Sta­t­ic or per­sis­tent pub­lic IP address­es are includ­ed with your account as elas­tic IP address­es. With the elas­tic IP address, if any of your soft­ware or instances fails, they can be eas­i­ly remapped to anoth­er instance. You can keep an elas­tic IP address in your account until you decide to dis­charge it. If an Elas­tic IP address is in your account but not assigned to an instance, a charge is attrib­uted to it. AWS man­ages its dynam­ic cloud com­put­ing ser­vices with elas­tic IP address­es. Cus­tomers have vir­tu­al pri­vate clouds inside the AWS infra­struc­ture (VPCs). Users have instances with­in VPCs. 

The Elas­tic IP address is used to broad­cast the data inside the instance to the rest of the inter­net. Elas­tic IP is uti­lized for dynam­ic cloud com­put­ing in the AWS cloud envi­ron­ment, accord­ing to AWS. It’s cru­cial to make this dis­tinc­tion. If your AWS instance breaks down, you’ll want to keep your IP address and inter­act effec­tive­ly with your account. As a result, an Elas­tic IP is a hybrid of a pub­lic and a sta­t­ic IP address. It enables you to keep pro­mot­ing AWS instances inside of your AWS net­work infrastructure.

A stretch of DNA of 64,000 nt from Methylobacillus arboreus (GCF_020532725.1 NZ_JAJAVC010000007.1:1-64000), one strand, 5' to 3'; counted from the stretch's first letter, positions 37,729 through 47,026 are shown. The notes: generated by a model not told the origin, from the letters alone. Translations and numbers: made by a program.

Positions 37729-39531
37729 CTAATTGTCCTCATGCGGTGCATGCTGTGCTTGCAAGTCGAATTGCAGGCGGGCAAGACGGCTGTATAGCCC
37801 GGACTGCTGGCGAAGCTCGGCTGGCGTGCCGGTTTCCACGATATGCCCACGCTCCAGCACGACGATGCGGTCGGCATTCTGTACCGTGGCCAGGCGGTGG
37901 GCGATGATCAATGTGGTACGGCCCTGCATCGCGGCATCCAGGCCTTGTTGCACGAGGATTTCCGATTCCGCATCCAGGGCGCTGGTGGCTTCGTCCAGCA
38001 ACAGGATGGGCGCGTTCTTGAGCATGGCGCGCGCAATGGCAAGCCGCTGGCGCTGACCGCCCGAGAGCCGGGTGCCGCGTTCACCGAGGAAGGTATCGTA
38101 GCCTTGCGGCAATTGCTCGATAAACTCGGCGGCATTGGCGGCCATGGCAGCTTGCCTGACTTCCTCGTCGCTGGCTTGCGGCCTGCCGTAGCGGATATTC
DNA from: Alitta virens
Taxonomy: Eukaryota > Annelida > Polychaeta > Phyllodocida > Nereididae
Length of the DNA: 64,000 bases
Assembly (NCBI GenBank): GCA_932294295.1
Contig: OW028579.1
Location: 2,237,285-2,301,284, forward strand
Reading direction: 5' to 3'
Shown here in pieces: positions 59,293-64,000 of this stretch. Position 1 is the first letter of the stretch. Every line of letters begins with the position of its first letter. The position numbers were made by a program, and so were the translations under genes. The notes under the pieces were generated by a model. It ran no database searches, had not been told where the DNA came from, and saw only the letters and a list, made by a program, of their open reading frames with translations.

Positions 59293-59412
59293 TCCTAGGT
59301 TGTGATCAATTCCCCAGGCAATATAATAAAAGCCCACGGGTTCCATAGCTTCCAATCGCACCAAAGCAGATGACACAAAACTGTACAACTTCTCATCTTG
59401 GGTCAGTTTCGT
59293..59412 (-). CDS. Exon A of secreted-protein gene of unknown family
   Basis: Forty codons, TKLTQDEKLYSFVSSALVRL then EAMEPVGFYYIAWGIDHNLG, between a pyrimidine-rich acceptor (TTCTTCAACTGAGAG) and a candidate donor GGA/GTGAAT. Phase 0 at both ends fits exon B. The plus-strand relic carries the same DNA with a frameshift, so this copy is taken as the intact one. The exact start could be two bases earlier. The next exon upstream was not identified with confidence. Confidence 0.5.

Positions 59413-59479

Sub­net #

A sub­net in your VPC is defined by AWS as a set of IP address­es. AWS resources can be launched into a spe­cif­ic sub­net. A pub­lic sub­net is for inter­net-con­nect­ed resources, while a pri­vate sub­net is for non-inter­net-con­nect­ed resources. In VPC, a sub­net is an essen­tial ele­ment. All pub­lic sub­nets (or a mix of pub­lic and pri­vate sub­nets) can be con­tained with­in a VPC. A sub­net with­out a route to the inter­net gate­way is known as a pri­vate sub­net. A VPN-only sub­net can be cre­at­ed by rout­ing traf­fic through a vir­tu­al pri­vate gateway.

A default sub­net in your VPC has a net­mask of 20, which allows for up to 4,096 address­es per sub­net, with a hand­ful restrict­ed for AWS use. Although the VPC can stretch var­i­ous avail­abil­i­ty zones, the sub­net is gen­er­al­ly mapped to just one. Avail­abil­i­ty zones make up a vir­tu­al pri­vate cloud. Each avail­abil­i­ty zone has its sub­net, and users won’t be able to launch any instances only if their VPC has subnets.